To fix or adhesively bond the selected fabric, which can naturally also be a mixed form, onto the rigid foam boards, it is possible to use a wide variety of materials. Thus, the fixing of the reinforcing fabric in process step a) should be carried out by adhesive bonding, preferably with the aid of an adhesive. Possible adhesives for this purpose are those based on aqueous dispersions of styrene, acrylate, butadiene, vinyl acetate, vinyl versatate and ethylene, as are solvent-free reactive resins, in particular epoxy resins and polyurethanes. Adhesives based on hydraulically setting but also nonhydraulically setting inorganic binders such as lime, gypsum plaster, water glass, anhydrite and cement are likewise suitable. Hydraulically setting adhesives based on cement are considered to be particularly preferred.
 The adhesive bonding provided in process step c) of the fabric-laminated rigid foam boards which have been out to size in process step b) can likewise be carried out using the above mentioned adhesives. However, aqueous adhesives based on water-soluble polymers such as starch ethers, cellulose ethers, xanthan, alginates and sugar derivatives are also possible. Adhesives based on aqueous polymer dispersions have been found to be particularly suitable.
 Finally, the present invention also encompasses the use of the rigid foam supporting element claimed. Possible uses here are, in particular, use as insulation material in budding and construction in general and preferably in the interior sector. The rigid foam support element described is particularly suitable for constructions and/or thermal insulation, but also for acoustic insulation.
 The advantages of the present invention are demonstrated by the following examples.
 A fibreglass fabric was applied by machine in a common manner to a rigid foam board made of extruded rigid polystyrene foam and having areal dimensions of 600 mm×2600 mm and a thickness of 13 mm using a special mortar based on portland cement. After curing of the mortar, the fibreglass-laminated rigid foam board was cut by machine using a hot wire as cutting device to a thickness of 2 mm. Two rigid foam boards which had been obtained in this way and were each fibreglass-laminated on one side were adhesively bonded to one another by machine on the two cut surfaces using an adhesive based on an aqueous styrene-acrylate dispersion. This gave a rigid foam support element which was laminated on both sides with fibreglass fabric and had a total thickness of 4 mm and excellent stiffness in an low cost manner.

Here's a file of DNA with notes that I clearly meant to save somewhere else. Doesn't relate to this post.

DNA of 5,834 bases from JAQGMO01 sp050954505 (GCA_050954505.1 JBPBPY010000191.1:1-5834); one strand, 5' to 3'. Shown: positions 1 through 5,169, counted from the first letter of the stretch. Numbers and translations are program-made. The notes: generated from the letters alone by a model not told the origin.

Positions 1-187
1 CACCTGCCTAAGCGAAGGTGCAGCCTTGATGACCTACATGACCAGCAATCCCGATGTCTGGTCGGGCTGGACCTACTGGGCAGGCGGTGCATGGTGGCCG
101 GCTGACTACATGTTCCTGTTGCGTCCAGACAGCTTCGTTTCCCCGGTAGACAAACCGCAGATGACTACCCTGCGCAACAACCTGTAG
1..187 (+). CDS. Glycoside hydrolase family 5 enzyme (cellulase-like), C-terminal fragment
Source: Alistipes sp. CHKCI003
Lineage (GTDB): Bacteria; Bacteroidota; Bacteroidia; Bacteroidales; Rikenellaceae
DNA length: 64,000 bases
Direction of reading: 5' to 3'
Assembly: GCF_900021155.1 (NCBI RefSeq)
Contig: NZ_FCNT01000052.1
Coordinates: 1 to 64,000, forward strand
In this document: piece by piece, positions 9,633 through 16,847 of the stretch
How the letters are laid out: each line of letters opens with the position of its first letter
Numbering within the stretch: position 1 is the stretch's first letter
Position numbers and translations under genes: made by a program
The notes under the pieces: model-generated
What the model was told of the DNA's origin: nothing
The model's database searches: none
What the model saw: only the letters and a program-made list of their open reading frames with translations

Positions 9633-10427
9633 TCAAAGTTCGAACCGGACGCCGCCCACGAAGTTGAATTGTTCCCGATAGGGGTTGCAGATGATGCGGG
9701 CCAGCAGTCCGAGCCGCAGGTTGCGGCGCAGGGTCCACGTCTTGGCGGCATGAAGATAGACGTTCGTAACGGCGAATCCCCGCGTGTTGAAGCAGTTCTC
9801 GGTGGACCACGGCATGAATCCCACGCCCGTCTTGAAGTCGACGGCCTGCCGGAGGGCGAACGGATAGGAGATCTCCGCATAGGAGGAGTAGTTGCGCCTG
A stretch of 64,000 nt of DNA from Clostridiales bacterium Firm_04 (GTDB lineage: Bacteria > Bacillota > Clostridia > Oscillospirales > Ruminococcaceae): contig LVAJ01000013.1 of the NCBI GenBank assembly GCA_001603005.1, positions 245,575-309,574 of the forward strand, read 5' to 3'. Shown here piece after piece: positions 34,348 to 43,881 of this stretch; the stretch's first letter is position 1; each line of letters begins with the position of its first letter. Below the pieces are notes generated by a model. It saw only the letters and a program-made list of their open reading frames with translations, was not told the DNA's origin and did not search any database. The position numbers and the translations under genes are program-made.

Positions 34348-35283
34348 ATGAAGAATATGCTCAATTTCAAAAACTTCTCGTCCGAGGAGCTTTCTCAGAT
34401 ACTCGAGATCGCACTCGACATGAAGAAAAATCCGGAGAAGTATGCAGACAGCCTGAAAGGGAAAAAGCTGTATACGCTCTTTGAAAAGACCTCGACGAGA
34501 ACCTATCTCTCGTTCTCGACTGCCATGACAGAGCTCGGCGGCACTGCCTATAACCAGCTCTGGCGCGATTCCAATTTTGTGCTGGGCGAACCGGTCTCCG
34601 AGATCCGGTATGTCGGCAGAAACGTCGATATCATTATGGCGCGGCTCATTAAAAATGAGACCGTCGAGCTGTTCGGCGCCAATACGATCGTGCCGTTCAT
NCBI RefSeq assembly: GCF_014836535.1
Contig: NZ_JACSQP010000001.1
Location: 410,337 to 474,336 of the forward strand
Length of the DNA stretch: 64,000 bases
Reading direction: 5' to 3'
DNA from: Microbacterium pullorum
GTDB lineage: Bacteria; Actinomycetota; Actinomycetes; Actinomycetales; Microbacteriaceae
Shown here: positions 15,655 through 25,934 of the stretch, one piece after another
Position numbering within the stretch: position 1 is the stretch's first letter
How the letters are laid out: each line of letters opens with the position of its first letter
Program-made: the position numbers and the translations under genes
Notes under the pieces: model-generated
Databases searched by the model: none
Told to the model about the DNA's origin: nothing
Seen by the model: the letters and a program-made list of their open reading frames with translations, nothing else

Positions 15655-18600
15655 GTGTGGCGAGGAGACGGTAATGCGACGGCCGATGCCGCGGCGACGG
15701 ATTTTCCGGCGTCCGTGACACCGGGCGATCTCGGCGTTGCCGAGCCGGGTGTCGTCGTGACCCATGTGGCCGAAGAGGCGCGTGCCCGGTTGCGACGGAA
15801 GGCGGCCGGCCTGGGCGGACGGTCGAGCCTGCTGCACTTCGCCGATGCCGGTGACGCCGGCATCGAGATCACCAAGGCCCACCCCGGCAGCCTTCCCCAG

A fibreglass fabric was applied by machine in a known manner to each of the two flat sides of a rigid foam board made of extruded rigid polystyrene foam and having areal dimensions of 600 mm×2600 mm and a thickness of 14 mm using a special mortar based on portland cement. After curing of the mortar, the rigid foam board which had been fibreglass-laminated on both sides was parted by machine using a hot wire as cutting device so as to give boards which were each laminated on one side and had individual thicknesses of 8 mm and 6 mm. The rigid foam boards which were obtained in this way and were each fibreglass-laminated on one side were subsequently coated by machine in a common manner with fibreglass fabric and cement mortar on the cut surfaces and cured. This gave rigid foam support elements which were laminated with fibreglass fabric on both sides and had a total thickness of 8 mm and 6 mm in an inexpensive manner.
Patent applications by CONSTRUCTION RESEARCH & TECHNOLOGY GMBH
Patent applications in class Foam